Skip to main content

René was headhunted for his dream job through student project

When 25 year old René Brandbyge participated in a competition with the university student project SDU Vikings, where students build their own racing car, he got to talk with a talent scout from Mercedes. In September, he will begin at his dream job.

By Sebastian Wittrock, , 2/24/2023

When you hear a Formula 1 racing car roar and release well over 1,000 horsepower, and the smell of burnt tires and gasoline spreads, sustainability and climate are probably not the first things that come to mind.

But it should be.

At least, if you ask René Brandbyge. The 25-year-old engineer from Funen, Denmark has just graduated with a degree in electronics from the University of Southern Denmark and has been headhunted for a position at Mercedes AMG High Performance Power Trains. This is the department of the German car manufacturer that designs and produces Formula 1 engines.

Here, he hopes to contribute to the green transformation of the car industry. And how does that make any sense? 

- It is in Formula 1 that you can develop new technologies, the best of the best, and you can do it much faster than in the rest of the car industry, where you always have to cut costs. It may be that the technologies do not immediately find their way into ordinary cars, but breakthroughs often come that way, René Brandbyge says. 

For example, hybrid engines come from Formula 1, he says, as does the technology that captures excess energy when braking in newer cars. Today, most cars also have so-called Active Suspension, which adjusts the height of the chassis depending on the road to increase traction. This was also originally a Formula 1 technology.

- Formula 1 is also planning to reach net-zero and be carbon neutral by 2030, adds Brandbyge.

Talent scouts

René Brandbyge was offered the position at Mercedes when he was in England in the summer of 2022 with SDU Vikings, a student project consisting mainly of engineering students at the University of Southern Denmark who build their own electric racing car and compete in the Formula Student competition with it. At that time, Brandbyge was the chairman of the project.

- Especially Formula 1 teams use these competitions to scout for new employees. And there was this electronics guy from Mercedes who came over to us, we talked a bit, he asked about the car, and in the end he wanted to know how far I was in my studies, what my job situation was like, and if I was interested in working for them, says Brandbyge.

He was invited to an interview in Brixworth, where Mercedes AMG High Performance Power Trains is located, and shortly thereafter he accepted the job as Graduate Electronics Engineer.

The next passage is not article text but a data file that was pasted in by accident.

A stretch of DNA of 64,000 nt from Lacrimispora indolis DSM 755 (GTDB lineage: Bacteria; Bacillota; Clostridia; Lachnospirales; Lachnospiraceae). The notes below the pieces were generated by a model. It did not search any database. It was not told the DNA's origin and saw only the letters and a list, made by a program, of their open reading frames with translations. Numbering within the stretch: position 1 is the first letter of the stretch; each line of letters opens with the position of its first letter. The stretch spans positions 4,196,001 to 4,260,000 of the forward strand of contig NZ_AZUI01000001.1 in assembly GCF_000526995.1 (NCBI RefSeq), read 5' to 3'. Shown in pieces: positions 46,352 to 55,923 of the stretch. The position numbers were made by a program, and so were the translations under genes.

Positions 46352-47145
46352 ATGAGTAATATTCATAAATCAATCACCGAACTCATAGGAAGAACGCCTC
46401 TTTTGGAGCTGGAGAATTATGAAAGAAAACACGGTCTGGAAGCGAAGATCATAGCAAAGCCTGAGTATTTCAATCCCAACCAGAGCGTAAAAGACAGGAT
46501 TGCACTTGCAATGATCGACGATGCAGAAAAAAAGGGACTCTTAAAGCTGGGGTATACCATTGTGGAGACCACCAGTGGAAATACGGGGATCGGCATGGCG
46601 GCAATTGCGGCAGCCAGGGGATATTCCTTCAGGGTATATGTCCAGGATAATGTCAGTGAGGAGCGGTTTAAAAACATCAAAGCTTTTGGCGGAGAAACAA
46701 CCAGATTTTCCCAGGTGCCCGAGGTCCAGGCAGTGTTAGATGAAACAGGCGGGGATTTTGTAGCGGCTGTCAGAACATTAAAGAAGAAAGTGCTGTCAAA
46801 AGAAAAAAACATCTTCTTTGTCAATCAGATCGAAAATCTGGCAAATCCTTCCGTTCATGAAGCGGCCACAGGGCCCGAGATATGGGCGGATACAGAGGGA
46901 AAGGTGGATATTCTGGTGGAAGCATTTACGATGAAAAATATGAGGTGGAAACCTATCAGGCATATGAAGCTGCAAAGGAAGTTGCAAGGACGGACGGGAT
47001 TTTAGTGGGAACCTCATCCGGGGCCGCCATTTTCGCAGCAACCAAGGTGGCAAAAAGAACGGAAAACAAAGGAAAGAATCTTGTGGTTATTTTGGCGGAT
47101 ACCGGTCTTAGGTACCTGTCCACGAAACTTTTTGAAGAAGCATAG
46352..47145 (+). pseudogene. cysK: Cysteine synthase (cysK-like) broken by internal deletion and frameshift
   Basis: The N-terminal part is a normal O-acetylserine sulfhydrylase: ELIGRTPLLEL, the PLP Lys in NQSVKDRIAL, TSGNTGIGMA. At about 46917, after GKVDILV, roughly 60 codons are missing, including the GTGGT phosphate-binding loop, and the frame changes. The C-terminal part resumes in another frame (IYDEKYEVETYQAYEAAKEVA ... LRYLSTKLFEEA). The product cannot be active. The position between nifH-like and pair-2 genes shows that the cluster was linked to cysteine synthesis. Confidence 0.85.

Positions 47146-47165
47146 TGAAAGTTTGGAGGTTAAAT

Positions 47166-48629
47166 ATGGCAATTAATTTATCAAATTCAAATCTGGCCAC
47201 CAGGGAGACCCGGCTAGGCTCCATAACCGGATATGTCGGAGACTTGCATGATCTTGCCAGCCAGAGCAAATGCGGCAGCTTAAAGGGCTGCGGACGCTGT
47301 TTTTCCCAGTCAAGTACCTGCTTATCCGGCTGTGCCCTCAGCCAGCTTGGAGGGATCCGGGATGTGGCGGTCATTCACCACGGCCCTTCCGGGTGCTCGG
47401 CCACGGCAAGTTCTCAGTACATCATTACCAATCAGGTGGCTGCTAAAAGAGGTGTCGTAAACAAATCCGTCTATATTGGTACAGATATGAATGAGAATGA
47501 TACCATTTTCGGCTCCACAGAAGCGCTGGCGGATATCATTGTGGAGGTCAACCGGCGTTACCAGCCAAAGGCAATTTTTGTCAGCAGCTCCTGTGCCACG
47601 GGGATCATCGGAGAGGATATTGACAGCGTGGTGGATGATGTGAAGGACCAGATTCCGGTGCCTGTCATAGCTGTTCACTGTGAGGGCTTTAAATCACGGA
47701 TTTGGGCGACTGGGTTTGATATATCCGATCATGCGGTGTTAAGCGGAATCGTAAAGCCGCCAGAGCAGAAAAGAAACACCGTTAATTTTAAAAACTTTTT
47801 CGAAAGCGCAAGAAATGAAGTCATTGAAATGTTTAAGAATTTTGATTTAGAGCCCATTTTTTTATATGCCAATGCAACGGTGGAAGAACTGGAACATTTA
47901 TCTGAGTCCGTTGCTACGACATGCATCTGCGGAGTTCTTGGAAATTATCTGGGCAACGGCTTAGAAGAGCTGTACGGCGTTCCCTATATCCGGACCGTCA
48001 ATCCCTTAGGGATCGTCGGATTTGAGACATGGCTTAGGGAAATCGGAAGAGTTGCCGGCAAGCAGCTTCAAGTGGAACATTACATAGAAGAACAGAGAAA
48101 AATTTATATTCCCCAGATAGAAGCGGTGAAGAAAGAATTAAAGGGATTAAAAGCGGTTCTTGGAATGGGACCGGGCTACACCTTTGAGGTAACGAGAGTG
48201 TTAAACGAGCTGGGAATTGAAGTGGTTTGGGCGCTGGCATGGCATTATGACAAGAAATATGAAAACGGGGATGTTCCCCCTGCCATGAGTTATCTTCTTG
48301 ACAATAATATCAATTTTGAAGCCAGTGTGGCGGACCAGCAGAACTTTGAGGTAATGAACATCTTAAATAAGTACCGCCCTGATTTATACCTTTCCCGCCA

A big investment

Although Brandbyge has not always been particularly interested in cars, he has long been technically interested, having gone to HTX. And coming from the countryside, he also bought an old Opel Corsa at an early age. But it was not until he became part of SDU Vikings that his interest in cw values, hub motors, and steering capabilities accelerated. 

For the uninitiated, one may wonder what an electronic engineer will do at a manufacturer that - at least for a few more years - produces combustion engines. But there is a lot of electronics in Formula 1 engines, assures Brandbyge, and there is also not much dirty workshop in the production halls.

- It is completely clinically clean, and you have to wear very specific clothing. There is also overpressure in the rooms so that no dust comes in.

Since it is a graduate position, he has the opportunity to try working in four different departments in Mercedes AMG High Performance Power Trains over the next two years.

- It's a big investment for them when they hire people like me because I won't be anywhere long enough to be a real value to them until after two years. Basically, all I have to do is to figure out where I prefer to be and what I'm best at, says Brandbyge.

And yes, he nods to the obvious question:

- It's a dream job. 

SDU Vikings

SDU Vikings is a voluntary student project at SDU where students build their own racing car and compete against other universities from all over the world in Formula Student. There is a conventional race, but the competition also has categories like economy and construction. SDU Vikings has existed since 2006, and even though it mainly consists of engineering students, students from all faculties and educational programmes are welcome.

Editing was completed: 24.02.2023